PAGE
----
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  Classical Editor Rob Barnett    


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Dimitri SHOSTAKOVICH (1906-1975)
Symphony No. 10 in E minor, Op. 93 (1953) [51’03].
The Gadfly, Op. 97 (1955) – The Gadfly [8’02].
Mikhail Shestakov (violin, Gadfly).
Tchaikovsky Symphony Orchestra of Moscow Radio/Vladimir Fedoseyev
Rec. 1998. DDD
RELIEF CR991047 [60’20].


Strange to have documentation and performance so much at odds. A spot of proof-reading would not have gone amiss (not just mis-spellings, but letters clearly going astray between keyboard and printing press: ‘Hostakovich’s music’). Not only that, the biography of Fedoseyev alone is longer than the notes on the Symphony and the Romance combined!. There is no information as to the recording venue, either.

The case for the prosecution, then. But listen to the disc itself and the quality is beyond reasonable doubt. Fedoseyev’s sense of pulse is near-perfect. There is a lovely sense of onward movement to the Moderato, without any sense of rushing. What’s more, Fedoseyev avoids any temptation to bask in the harmonic arrival points at around two minutes into the movement (in stark contrast to Ilan Volkov in his recent Prom performance of this work: August 7th, see review). The entire performance oozes maturity, rising fearlessly to the climaxes. To hear a Russian orchestra at full pelt (around twelve minutes) is to be reminded of the sheer elemental power of this music. It is like being confronted with a sheer wall of sound (there is little roughness here, merely imposing power). This rawness is carried over to the second movement, a whirling dervish in sound (listen also to the seriously together off-beat accents). Tremendously exciting.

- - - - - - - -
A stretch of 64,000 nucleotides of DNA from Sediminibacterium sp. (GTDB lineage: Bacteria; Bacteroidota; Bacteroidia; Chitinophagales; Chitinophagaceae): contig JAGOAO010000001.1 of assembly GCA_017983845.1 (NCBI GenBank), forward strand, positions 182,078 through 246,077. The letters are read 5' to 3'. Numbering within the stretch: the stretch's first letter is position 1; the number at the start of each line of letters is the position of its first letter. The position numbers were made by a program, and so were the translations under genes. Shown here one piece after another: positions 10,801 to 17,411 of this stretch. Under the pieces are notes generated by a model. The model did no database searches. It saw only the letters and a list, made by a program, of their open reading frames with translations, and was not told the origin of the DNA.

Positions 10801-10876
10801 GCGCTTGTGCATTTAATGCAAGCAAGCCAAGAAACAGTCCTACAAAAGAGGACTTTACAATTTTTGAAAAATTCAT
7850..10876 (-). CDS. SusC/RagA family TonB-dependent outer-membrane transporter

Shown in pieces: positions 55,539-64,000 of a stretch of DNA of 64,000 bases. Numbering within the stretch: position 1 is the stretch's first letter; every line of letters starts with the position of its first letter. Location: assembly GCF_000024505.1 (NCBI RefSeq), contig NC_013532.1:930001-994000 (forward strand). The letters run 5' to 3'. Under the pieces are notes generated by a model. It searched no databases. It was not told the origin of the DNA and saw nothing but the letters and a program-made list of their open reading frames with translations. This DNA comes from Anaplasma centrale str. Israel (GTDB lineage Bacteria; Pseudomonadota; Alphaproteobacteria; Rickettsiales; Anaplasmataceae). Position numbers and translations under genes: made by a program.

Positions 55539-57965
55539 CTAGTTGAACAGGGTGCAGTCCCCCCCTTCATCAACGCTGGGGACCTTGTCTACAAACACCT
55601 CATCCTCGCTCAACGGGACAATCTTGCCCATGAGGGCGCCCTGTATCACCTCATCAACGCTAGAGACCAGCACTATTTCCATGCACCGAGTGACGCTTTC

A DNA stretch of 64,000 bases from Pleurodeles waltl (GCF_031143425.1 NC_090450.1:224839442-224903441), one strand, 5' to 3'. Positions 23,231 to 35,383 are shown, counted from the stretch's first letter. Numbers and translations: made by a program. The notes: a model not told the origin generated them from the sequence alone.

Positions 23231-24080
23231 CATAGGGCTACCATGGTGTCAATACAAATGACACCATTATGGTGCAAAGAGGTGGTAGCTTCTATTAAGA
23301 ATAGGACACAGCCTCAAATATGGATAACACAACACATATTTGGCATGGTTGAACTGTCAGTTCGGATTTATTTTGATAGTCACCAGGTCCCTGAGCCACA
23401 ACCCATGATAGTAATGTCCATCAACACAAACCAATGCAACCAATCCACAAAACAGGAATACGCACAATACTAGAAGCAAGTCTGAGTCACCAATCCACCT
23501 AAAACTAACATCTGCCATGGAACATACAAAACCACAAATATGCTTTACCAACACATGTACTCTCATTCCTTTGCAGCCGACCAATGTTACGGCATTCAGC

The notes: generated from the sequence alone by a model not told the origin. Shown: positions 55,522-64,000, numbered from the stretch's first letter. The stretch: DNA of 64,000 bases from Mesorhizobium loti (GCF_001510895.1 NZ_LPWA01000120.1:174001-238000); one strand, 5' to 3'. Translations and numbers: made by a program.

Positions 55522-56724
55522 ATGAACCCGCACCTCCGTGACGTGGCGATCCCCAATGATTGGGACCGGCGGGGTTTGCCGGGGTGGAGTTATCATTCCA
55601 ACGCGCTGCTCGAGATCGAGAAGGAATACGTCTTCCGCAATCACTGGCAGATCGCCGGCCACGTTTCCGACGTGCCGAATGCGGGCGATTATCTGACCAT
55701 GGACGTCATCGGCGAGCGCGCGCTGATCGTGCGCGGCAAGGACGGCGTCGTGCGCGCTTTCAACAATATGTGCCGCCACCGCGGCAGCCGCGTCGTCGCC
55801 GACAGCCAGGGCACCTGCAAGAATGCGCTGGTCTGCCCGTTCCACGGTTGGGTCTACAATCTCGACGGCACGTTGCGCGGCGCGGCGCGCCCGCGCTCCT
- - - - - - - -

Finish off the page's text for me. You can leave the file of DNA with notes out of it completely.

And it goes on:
The third movement (Allegretto), with its horn motto theme, emerges as initially graceful. Initial statements of the horn theme bode well: a tasteful use of vibrato is in evidence. By 4’40, the horn is far too raucous (threatening to go out of control almost). This is the weak link in Fedoseyev’s armour, although it is not enough to detract from the magnificence of his conception. His way with the more fragmentary passages of the finale is excellent, the DSCH statements (8’50) having real, potent dramatic force. Commendable, too, is the use of hard sticks for the timpani strokes at the end, giving the definition this ending needs.

I still have a soft spot for Karel Ančerl’s 1955 mono recording with the Czech Philharmonic (currently available on DG The Originals 463 666-2, recorded in the Herkulessaal in Munich). In sheer advocacy and structural grasp, it takes some beating.

Relief’s coupling is a bit strange. The Romance from the Gadfly is one of Shostakovich’s most popular pieces. Fedoseyev evidently believes in it, and Mikhail Shestakov plays the solo violin part with great eloquence. But even with this glowing belief in the music, it seems almost comic after the trials and tribulations of the Symphony.

Very highly recommended indeed. The Tenth receives a rendering whose integrity is never once in doubt.

Colin Clarke

 



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